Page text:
FIT FOR DUTY – Thirty-seven recruits graduating from the Alaska Department of Public Safety Training Academy's Law Enforcement Training Session 1802 take the oath of office this afternoon at the Sheet'ka Kwaan Naa Kahidi. The audience was told that during the rigorous 16-week session recruits lost a combined 200 pounds of body fat. The graduates will be taking law enforcement positions around the state from the North Slope Borough Police Department to statewide Alaska Wildlife Troopers to the Ketchikan Police Department. Speaker at the ceremony was DPS Deputy Commissioner William Comer, who graduated from the academy in 1985. (Sentinel Photo by James Poulson)

Amber Peterson

    Amber Peterson left our world on Dec. 30, 2012, at the age of 31. “She was a vibrant, vivacious young woman who left an unspeakable void in our lives,” her friends said.
    Services are pending.
    Amber was born Sept. 29, 1981, in Bethel, and lived most of her life in Sitka.
    She graduated from Pacific High School in 1999, and in 2011, as a single mother of three boys, she graduated from the University of Alaska Southeast, Sitka Campus, with a degree in health information services – an accomplishment that demonstrated the determination she was well known for.
    Amber loved hiking and camping, and was always ready for anything outdoors. She loved the sun and cursed the rain on many occasions, and she loved to laugh and talk and dance.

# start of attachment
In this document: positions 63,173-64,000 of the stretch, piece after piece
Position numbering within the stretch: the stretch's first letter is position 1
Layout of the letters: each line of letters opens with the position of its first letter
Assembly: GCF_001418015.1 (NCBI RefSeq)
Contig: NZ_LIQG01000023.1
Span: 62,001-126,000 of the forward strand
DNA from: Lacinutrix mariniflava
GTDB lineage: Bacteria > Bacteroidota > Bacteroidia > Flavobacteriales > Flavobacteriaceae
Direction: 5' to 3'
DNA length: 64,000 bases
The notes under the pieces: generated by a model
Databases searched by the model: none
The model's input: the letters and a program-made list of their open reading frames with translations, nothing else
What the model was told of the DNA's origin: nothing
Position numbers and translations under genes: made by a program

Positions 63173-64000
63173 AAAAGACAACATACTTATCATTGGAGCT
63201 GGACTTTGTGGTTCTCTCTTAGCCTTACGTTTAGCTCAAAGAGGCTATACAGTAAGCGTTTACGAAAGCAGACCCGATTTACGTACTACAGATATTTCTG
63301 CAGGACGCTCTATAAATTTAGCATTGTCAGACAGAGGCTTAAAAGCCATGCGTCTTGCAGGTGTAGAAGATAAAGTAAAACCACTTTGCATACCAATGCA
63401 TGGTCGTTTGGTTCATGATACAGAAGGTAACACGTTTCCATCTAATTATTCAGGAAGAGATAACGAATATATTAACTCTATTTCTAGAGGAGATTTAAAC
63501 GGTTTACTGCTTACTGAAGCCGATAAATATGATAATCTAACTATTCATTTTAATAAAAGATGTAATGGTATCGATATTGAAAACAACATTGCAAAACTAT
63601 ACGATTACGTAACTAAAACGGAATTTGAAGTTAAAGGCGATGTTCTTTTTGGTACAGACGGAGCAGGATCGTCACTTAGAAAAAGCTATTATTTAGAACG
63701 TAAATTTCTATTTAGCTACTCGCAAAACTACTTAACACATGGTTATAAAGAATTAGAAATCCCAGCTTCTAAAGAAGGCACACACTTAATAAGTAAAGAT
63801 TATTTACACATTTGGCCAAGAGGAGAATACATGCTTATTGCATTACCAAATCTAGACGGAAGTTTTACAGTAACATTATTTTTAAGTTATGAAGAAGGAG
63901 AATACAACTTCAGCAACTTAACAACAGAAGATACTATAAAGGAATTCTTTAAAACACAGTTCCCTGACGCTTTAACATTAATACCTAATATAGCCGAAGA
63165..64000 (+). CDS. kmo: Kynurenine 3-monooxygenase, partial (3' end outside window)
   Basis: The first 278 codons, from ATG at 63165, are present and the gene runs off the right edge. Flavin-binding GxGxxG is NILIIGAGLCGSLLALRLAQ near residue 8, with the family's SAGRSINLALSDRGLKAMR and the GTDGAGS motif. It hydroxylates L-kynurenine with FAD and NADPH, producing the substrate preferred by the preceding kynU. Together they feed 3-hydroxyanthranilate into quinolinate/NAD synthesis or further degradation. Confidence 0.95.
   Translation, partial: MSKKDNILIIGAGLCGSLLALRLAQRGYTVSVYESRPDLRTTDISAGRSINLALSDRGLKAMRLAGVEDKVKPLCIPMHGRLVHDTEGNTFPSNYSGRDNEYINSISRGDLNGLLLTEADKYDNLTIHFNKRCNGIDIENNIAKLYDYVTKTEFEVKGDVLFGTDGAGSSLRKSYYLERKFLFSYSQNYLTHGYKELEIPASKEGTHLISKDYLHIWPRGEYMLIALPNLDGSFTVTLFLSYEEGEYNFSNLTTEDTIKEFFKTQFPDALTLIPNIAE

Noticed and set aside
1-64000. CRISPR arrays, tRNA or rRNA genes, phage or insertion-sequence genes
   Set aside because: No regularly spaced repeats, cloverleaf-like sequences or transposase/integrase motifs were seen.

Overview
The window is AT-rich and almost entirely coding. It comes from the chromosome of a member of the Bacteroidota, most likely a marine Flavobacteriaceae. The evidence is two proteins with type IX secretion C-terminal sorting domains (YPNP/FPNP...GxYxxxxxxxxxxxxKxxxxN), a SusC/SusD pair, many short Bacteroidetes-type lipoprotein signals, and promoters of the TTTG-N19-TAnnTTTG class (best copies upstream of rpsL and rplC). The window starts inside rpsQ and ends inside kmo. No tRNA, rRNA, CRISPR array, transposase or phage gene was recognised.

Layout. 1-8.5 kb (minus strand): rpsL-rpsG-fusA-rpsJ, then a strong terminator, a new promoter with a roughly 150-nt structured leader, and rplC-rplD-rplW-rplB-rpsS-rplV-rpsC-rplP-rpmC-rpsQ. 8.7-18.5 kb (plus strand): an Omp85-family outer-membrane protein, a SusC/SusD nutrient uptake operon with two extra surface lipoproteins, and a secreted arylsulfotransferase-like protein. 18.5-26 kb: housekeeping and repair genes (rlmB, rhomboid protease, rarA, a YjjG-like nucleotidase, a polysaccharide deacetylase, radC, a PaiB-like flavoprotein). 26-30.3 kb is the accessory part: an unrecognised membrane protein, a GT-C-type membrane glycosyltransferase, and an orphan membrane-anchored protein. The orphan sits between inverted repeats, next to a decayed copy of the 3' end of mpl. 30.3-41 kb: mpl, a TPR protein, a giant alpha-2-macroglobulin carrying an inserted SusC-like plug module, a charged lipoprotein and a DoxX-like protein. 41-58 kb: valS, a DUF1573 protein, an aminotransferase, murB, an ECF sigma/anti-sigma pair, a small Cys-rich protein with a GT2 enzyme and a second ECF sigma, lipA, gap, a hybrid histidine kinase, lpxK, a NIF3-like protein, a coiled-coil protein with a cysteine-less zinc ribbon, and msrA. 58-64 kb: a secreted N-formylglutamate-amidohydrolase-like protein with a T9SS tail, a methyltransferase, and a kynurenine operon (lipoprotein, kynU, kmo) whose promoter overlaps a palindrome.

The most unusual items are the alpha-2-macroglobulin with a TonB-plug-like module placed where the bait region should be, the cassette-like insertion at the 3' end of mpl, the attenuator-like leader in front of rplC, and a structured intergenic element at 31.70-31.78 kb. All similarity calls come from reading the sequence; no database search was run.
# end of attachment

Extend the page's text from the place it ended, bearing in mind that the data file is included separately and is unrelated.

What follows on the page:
Above all, first and foremost, Amber loved her three young boys. Her greatest accomplishment was that she was a wonderful mother.
    She will be remembered with love by her sons, Aiden, 12, Jayde, 10, and Ashton, 4; her parents, Eric and Stephanie Peterson; brothers Jeremy and Nik Peterson; and grandfather Carl Peterson (Maryann), all of Sitka; her grandmother Joanne Goddard of Centralia, Wash.; and her grandmother, Wendy McCarty Leonard (Chuck) of Springfield, Ill.
    She also will be remembered by many aunts, uncles, cousins, nieces and nephews with whom she was very close; and many, many friends.
    The family suggests that in lieu of flowers donations be made to an account for Amber’s sons at First National Bank Alaska. Friends and family are asked to mail remembrances and stories to P.O. Box 2976, to be made into a book for her sons.

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